That’s probably true, but has more to do with the context we place it in – North Americans believe that manga is full of white people, even with heavy Japanese cultural context and Japanese names, simply because they believe “unmarked = white”.

    Not that I’m a huge consumer of manga, but wouldn’t part of that be because the body types, especially the facial structures, are very non-Japanese? Correct me if I’m wrong – perhaps I’m confusing it with some other art form – but doesn’t manga always show the characters with exaggeratedly Western-style eyes?

  38. 38
    RonF says:

    Now what fun is an auto-targeting kilowatt laser to get rid of squirrels off of the bird feeders? My brother and my dad each employ a low-tech air rifle. It’s a lot greener (much less power used in constructing and operating it), and it improves eye-hand coordination.

  39. 39
    Ampersand says:

    Manga doesn’t “always” show the characters any particular way — there are hundreds of thousands of different manga artists working in heaven-knows-how-many different styles.

    That nit-pick aside, I do know what you’re talking about — the “big-eye” style common to a lot of manga and anime.

    The thing is, that’s not actually “western-style.” It’s cartoony, with no realistic resemblance to either “western” or Asian eye structures. I don’t see it as Asian eye structures because my internal “default” isn’t set that way, but I’ve been told by many people who would know that Japanese readers, unless there’s a context telling them otherwise, read these characters as looking like their own culture’s defaults.

  40. 40
    Daran says:

    Holy shit, that cartoon is my life from 1999 to mid-2007!

    What happened mid-2007?

  41. 41
    Ampersand says:

    I resolved to spend a lot less time on blogs, including “Alas,” and a lot more time drawing comics. This is a resolution I’ve made several times before, unsuccessfully, but this time it has stuck; I’m doing a terrible job of blogging (I hardly ever post substantively anymore), but I’ve been making a lot of progress with Hereville.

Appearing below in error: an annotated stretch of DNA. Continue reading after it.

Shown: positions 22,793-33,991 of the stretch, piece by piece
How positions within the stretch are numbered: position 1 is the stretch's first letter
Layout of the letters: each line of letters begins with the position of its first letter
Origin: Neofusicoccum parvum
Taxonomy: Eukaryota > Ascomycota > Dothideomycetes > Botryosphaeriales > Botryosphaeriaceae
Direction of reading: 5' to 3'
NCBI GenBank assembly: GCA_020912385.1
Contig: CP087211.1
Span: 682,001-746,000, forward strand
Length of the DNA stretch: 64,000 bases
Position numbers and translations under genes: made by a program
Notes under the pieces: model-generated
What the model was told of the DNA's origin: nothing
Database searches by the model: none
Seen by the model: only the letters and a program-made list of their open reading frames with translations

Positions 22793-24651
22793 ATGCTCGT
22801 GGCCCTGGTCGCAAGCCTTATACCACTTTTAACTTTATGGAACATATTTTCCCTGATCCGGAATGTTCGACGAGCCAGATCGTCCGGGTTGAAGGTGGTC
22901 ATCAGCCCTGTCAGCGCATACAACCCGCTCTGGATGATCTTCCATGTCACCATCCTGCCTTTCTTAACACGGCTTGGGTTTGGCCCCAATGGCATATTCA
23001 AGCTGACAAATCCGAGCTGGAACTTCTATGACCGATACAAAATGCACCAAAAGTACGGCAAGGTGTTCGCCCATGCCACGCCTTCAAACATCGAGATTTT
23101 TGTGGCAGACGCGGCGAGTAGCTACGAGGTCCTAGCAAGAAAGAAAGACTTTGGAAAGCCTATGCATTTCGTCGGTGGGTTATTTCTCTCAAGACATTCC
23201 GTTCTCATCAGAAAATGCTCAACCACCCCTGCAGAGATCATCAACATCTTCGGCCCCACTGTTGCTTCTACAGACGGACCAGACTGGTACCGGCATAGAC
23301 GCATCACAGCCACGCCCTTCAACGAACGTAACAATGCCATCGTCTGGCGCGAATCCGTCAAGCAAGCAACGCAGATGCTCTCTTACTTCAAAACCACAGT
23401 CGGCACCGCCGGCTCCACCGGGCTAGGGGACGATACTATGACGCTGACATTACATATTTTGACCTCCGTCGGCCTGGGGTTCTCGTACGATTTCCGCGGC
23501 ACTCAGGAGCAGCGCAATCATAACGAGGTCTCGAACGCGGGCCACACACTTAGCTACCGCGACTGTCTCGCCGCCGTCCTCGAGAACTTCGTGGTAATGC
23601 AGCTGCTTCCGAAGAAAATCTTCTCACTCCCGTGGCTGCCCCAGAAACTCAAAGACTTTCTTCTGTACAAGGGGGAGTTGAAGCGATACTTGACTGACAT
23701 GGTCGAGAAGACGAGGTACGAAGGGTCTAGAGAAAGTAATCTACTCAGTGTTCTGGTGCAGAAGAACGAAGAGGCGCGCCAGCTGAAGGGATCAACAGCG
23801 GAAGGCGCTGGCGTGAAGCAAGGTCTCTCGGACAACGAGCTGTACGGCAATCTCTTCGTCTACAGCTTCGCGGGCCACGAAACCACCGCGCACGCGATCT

It’s very frequent that I run into something that I really, really want to blog an argument against, and I end up reciting my new mantra to myself: “I’m a cartoonist, not a blogger; I’m a cartoonist, not a blogger; I’m a…” Sometimes I actually do recite this aloud, which I imagine would be pretty funny-sounding if anyone else were in the room to hear. :-)

  42. 42
    Robert says:

    What happened mid-2007?

    He realized that HE was the one on the Internet who was wrong.

  43. 43
    Stefan says:

    “I don’t see it as Asian eye structures because my internal “default” isn’t set that way, but I’ve been told by many people who would know that Japanese readers, unless there’s a context telling them otherwise, read these characters as looking like their own culture’s defaults.”

    This is interesting.But still, I’ve seen a lot of japanese anime feturing blond characters that were supposed to be Japanese people;it made me wonder.

  44. 44
    Ampersand says:

    I’ve seen plenty of anime with purple or green haired people, too. (Here’s a brief essay about anime hair color.)

    Superman, for decades, was drawn with black-and-blue hair, which everyone took as code for “black hair with blue highlights” — even though black hair doesn’t actually have blue highlights, unless you’re shining a bright blue light on it. But we accept that Superman’s hair isn’t “really” blue.

  45. 45
    Jake Squid says:

    But we accept that Superman’s hair isn’t “really” blue.

    And here I was thinking that Superman was an old lady all this time.

  46. 46
    Sailorman says:

    Seeing as Superman is a different species, that might have something to do with it ;) though iirc Batman’s hair was also drawn like that, and (unlike supes) he’s human.

  47. 47
    mythago says:

    What’s particularly sad about the cartoon are the comments in the xkcd blog about it.

  48. 48
    RonF says:

    I couldn’t find the comment thread for that comic.

  49. 49
    sylphhead says:

    Not that I’m a huge consumer of manga, but wouldn’t part of that be because the body types, especially the facial structures, are very non-Japanese?

    They’re also very non-human. The rest is open to each person’s interpretation.

    And what can I say, I’m curious. I get facial structure (sort of), but what constitutes a Japanese body type?

  50. 50
    mythago says:

    Ron – at the top left of the home page click on Forums, then Individual XKCD Comic Threads. I think this is the correct link: http://forums.xkcd.com/viewtopic.php?f=7&t=18590